Thursday, January 22, 2009

Such a Nice Day. . .

What is a girl supposed to do when she sees tulips at the home improvement store in the middle of the Winter, and has a beautiful empty planter handy on the front porch? I ask you?

I made the Clementine Marmalade. . . .and. . . it's delicious!
I say that in case you know that this was a trial for me, I don't usually care for marmalade, but gave it a whirl, anyway. I'll have to make scones sometime soon, so I can properly enjoy this golden gooey-ness.

My brothers will be pleased that I made bottles of Pickled Papaya. My Family will remember Cecelia Manley. She was a lovely, sweet girl, who befriended us when we lived on Guam. She taught all of us a great deal about the Guamanian lifestyle. She also taught me to make Pickled Papaya. I wonder if she remembers us as fondly as we do her. . .

Mmmmm . . . Papaya yumminess. Thank you, Cecelia.
I had such a nice day. I didn't necessarily accomplish the things that were on my list for the day, but there weren't any pressing issues, and I had such a nice day.
I see that a couple of you have looked for the recipe for Pickled Papaya. I owe it to you to include it, don't you think? Here, goes!

Pickled Papaya Recipe
(as I recall )
For this batch, four quarts, I used, approximately:
3 cups White Distilled Vinegar
5-6 pounds ripe Papaya (2 large)
1 jar (12 oz. ?) Banana Peppers, including liquid
1 medium White Onion
2 Tablespoons whole Black Pepper Corns
3/4-1 cup white Sugar
1-2 teaspoons of salt, according to taste
Notes and Preparation:
Sterilize jars and lids.
This is not processed in a hot water bath. It is a cold process and must be kept refrigerated.
Peel papayas.
Scoop out seeds, and discard them.
Slice Papaya into long thin slices. They will need to be short enough to be covered with liquid in the jars.
Thinly slice the onion.

In a medium saucepan, over medium flame, combine vinegar, pickling juice from the jar of banana peppers, sugar and pepper corns. Heat just to simmering, making certain that the sugar is completely dissolved. Remove from heat and set aside.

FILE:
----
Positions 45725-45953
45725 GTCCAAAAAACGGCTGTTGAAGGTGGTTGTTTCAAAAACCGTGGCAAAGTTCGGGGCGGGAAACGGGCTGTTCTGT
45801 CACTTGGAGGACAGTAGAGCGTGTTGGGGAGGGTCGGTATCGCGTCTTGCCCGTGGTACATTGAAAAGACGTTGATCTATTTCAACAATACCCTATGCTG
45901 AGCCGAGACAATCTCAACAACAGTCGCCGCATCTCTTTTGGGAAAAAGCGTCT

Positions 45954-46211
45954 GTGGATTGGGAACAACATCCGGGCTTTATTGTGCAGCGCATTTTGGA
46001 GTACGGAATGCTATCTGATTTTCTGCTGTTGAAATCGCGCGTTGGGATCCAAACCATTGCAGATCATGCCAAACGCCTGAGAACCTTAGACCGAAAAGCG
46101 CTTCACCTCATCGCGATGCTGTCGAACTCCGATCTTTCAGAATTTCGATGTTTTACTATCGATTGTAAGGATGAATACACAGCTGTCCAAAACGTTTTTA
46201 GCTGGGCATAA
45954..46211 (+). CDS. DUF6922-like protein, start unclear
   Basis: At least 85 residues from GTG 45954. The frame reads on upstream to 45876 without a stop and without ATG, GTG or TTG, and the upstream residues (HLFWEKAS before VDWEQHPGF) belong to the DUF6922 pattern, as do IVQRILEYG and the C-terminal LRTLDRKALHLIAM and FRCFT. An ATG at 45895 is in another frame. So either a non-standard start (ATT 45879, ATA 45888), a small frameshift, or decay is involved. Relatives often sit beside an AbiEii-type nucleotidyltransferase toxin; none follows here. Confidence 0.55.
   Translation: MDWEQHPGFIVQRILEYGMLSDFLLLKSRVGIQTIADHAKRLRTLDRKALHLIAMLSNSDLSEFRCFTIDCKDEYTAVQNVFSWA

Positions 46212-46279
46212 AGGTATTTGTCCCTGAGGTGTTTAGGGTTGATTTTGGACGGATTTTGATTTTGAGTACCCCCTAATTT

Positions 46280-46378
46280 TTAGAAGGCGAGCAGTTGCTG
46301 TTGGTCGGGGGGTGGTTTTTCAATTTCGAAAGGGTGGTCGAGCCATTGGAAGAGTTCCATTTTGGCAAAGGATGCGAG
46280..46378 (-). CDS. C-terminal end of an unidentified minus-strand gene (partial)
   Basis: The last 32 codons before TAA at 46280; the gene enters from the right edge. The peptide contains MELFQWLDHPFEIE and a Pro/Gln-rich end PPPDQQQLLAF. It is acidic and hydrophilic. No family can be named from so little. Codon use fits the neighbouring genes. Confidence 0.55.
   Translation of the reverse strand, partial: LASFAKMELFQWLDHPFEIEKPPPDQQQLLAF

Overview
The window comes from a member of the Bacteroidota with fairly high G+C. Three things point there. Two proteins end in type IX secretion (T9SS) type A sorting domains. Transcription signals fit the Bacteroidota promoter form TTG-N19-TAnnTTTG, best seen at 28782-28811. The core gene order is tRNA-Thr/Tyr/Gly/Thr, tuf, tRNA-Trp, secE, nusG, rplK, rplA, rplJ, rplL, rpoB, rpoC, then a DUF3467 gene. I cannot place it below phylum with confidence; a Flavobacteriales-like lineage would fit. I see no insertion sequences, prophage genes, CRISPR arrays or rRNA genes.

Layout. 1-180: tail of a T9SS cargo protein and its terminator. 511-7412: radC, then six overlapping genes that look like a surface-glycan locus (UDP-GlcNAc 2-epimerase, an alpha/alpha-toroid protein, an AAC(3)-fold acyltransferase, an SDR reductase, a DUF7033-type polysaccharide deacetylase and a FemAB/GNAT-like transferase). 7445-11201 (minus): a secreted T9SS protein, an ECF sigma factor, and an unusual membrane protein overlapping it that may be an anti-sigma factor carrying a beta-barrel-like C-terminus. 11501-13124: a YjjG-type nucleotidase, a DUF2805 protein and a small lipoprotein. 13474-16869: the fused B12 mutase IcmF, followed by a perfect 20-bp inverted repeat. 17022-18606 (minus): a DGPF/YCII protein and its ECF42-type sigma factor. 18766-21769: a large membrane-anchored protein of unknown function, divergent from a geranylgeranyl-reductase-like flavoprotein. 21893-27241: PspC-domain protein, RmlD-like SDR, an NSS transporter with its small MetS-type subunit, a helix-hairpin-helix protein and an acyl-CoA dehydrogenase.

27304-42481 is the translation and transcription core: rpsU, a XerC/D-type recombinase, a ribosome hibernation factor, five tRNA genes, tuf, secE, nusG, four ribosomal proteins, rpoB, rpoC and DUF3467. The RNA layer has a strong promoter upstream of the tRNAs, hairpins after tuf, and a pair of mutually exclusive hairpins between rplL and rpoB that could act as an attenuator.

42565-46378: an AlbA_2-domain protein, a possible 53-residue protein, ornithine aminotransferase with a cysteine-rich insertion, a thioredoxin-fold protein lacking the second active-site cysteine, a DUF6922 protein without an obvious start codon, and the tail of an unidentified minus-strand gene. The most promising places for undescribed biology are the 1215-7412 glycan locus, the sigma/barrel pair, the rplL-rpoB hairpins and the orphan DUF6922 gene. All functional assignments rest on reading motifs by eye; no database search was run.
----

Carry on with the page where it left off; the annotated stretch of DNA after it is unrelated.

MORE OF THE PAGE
Distribute the banana peppers evenly among the jars (this should be about 4 or 5 per quart jar).

Alternate filling the jars with the papaya and onion slices. (I mean add a few onion slices, then a few papaya slices, then a few onion, an so on . . .)

After the jars are filled with the fresh produce, carefully pour the vinegar mixture until it covers all of the fresh ingredients. If you run a little short, you may add more vinegar; or if it just a tiny bit short, a little water to finish topping off. Important Note: I like to make certain that the liquid has cooled. Be aware of the potential for breaking the jars if you pour hot liquid over cold fruit in cold jars.

Seal jars with lids and rings, and refrigerate.

More Notes:
There will already be pretty well developed flavor in a day or two.
I can't tell you how long it will keep in the refrigerator, but you are used to being aware of these things, right?
I had wanted to try the recipe with Apple Cider Vinegar, but when I got home from the grocer, the seal on my new bottle was broken, and I'm just paranoid about those things, so I opted to use the white vinegar that I had on hand, as I recall the original recipe called for that, anyway. But I still think cider vinegar would be delicious! I will have to give it a whirl some time.
If you think you would like your pickled papaya a little hotter, you could try jalapenos instead of banana peppers. Oooh, that sounds positively yummy!
This is the recipe as it was taught to me, many, many years ago.
Have fun experimenting!

I found the Clementine Marmalade recipe on Recipezaar. They stated that it originally came from the book Preserving Nature's Bounty, by Francis Bissell. AND, it was delicious!

1 comment:

  1. I love the tulip arrangement Mom!